14. Deer Print

I didn’t see any deer but I wouldn’t be surprised if they saw me. This hoof print looked very fresh.

15. Whorled Loosestrife

Whorled loosestrife (Lysimachia quadrifolia) grew all along the river. This pretty little flower has quite a long blooming season and it and its cousin the swamp candle (Lysimachia terrestris) can be seen in moist areas throughout the hottest months. Its common name comes from the way its flowers and leaves grow in a whorl about the stem. Native Americans brewed a medicinal tea from the stem and leaves of whorled loosestrife to alleviate kidney ailments.

The plant also played an important part in the American Revolution. According to the book The History and Folklore of North American Wildflowers by Timothy Coffee “With the Revolution came the refusal to drink the tea of commerce and our four leaved loosestrife, being dried and steeped, was used in its stead.” And that’s why another common name for the plant is “liberty tea.

16. False Hellebore

The biggest surprise here was finding false hellebore. It grew quite a distance from the river, which I thought was odd because it usually grows as close to water as it can. False hellebore is one of the most toxic plants in our forests. Eating just a small amount can be lethal and people have even gotten sick from drinking water that it grew in.

17. False Hellebore

Even more surprising than finding the false hellebore was finding that it was flowering. That told me that these plants had grown here undisturbed for quite a while. Only mature plants will blossom and can take 10 years or more to do so. The bright yellow anthers were missing so I knew these flowers had nearly gone by. I never realized that the flower’s green petals and sepals are as pleated as the leaves are. There are pairs of nectar glands at their bases and ants visit the flowers to feed on their sweet treats.

18. Forget Me Nots

Forget me nots lined the river bank. There were thousands of them, far more than I’ve ever seen in one spot. Forget me nots or no, I won’t forget this place. In fact I’m having a hard time staying away.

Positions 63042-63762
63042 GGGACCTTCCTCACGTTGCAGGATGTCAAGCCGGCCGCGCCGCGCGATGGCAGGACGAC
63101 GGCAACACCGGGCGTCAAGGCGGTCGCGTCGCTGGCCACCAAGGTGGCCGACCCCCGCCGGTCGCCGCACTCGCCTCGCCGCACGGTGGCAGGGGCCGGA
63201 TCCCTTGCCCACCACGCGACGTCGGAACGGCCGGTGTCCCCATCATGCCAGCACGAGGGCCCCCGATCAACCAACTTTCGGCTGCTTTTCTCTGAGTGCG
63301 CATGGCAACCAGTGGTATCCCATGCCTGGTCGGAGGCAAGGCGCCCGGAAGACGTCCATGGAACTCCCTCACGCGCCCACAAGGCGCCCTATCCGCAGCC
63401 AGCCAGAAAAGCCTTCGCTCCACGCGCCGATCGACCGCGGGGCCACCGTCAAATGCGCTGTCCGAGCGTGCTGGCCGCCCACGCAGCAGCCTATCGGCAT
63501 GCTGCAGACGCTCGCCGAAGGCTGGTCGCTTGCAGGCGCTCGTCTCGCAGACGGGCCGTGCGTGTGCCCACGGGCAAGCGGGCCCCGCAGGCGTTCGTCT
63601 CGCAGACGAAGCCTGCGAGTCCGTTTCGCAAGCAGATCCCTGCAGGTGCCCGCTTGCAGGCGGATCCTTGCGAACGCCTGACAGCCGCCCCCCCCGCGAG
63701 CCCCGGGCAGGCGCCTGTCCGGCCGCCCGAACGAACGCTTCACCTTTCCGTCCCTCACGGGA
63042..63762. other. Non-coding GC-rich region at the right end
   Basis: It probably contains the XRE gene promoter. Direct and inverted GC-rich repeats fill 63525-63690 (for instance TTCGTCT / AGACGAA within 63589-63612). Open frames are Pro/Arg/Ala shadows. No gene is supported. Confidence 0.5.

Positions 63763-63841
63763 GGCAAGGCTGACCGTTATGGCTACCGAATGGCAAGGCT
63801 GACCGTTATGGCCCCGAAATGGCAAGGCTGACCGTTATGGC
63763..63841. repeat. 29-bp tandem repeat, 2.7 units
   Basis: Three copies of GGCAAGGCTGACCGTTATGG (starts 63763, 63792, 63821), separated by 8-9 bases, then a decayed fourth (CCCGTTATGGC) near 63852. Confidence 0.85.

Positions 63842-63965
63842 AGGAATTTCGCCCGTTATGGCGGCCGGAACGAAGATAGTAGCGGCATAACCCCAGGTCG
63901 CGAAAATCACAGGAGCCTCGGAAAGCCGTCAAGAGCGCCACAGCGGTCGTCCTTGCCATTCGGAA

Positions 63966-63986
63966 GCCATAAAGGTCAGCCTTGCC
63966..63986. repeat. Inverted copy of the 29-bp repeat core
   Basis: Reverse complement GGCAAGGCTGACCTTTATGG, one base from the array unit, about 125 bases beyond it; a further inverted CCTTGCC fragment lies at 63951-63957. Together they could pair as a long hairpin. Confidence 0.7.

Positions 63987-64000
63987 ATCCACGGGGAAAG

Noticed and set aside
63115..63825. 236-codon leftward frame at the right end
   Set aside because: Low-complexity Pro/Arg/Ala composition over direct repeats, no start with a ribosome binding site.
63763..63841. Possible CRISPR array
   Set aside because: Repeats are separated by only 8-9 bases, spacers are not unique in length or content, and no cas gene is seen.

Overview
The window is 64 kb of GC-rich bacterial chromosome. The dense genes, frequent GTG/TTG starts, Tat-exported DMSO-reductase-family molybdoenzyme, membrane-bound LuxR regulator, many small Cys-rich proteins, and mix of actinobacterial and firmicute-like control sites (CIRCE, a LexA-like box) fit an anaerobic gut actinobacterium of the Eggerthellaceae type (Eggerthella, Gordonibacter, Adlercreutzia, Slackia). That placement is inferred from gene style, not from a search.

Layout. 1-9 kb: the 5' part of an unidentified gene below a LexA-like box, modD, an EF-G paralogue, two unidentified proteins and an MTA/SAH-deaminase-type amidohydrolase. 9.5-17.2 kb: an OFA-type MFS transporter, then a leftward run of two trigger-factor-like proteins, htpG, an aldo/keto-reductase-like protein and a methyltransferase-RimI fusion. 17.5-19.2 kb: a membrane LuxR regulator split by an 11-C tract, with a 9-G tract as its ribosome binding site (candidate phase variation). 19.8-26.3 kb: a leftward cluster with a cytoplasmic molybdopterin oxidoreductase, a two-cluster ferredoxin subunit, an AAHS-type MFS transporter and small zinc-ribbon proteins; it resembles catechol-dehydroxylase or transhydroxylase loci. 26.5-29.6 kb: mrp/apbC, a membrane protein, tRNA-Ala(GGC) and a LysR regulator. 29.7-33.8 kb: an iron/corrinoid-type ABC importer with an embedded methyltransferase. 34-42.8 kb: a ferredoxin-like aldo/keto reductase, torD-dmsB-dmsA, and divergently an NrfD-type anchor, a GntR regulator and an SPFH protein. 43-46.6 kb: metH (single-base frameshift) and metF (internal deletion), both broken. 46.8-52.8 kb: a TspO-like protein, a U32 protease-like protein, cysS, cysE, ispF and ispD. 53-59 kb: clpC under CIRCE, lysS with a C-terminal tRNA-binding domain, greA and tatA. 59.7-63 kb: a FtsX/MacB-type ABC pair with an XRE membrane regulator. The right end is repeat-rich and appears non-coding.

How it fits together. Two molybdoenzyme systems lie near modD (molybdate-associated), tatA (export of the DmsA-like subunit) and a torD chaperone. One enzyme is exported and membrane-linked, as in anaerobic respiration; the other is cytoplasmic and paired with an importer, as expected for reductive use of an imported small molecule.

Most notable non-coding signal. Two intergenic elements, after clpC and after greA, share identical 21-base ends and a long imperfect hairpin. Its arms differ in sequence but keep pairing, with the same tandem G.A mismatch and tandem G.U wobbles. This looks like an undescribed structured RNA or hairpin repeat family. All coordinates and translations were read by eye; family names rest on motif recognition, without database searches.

A ditch somewhere – or a creek, meadow, woodlot or marsh…. These are places of initiation, where the borders between ourselves and other creatures break down, where the earth gets under our nails and a sense of place gets under our skin.… Everybody has a ditch, or ought to. For only the ditches and the field, the woods, the ravines – can teach us to care enough for all the land. ~ Robert Michael Pyle

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1. Canada Lilies

Off in the distance in the underbrush I spotted yellow Canada lilies (Lilium canadense) poking up above the choking growth. To get to them I had to fight my way through a tangled mass of grape vines, Virginia creeper, oriental bittersweet, and virgin’s bower, and once I reached the lily plants I was in undergrowth up to my shoulders. I was surprised to see that the lily plants were at least seven feet tall-easily the tallest lilies I’ve ever seen.

2. Canada Lilly 2

After fighting my way through the closest thing to a jungle that you’ll ever find in New Hampshire I visited a local cemetery and found Canada lilies growing everywhere, just at the edges of the mown lawns. They’re beautiful enough to warrant having to work a little harder to get close to, I think. They were big, too-this single bloom must have been 5-6 inches across.

3. Swamp Milkweed

I visited the three places that I know of where swamp milkweed (Asclepias incarnata) grows and the plants were either gone completely or weren’t flowering, but then I found a new colony that looked good and healthy. These are extremely beautiful flowers that seem to glow from within when the light is right. They are of the kind that you can lose yourself in and suddenly discover that you’ve been admiring their beauty for far longer than you had intended. Time might slip away but as the bees taste the nectar, so can you taste the place of deep peace from which flowers come.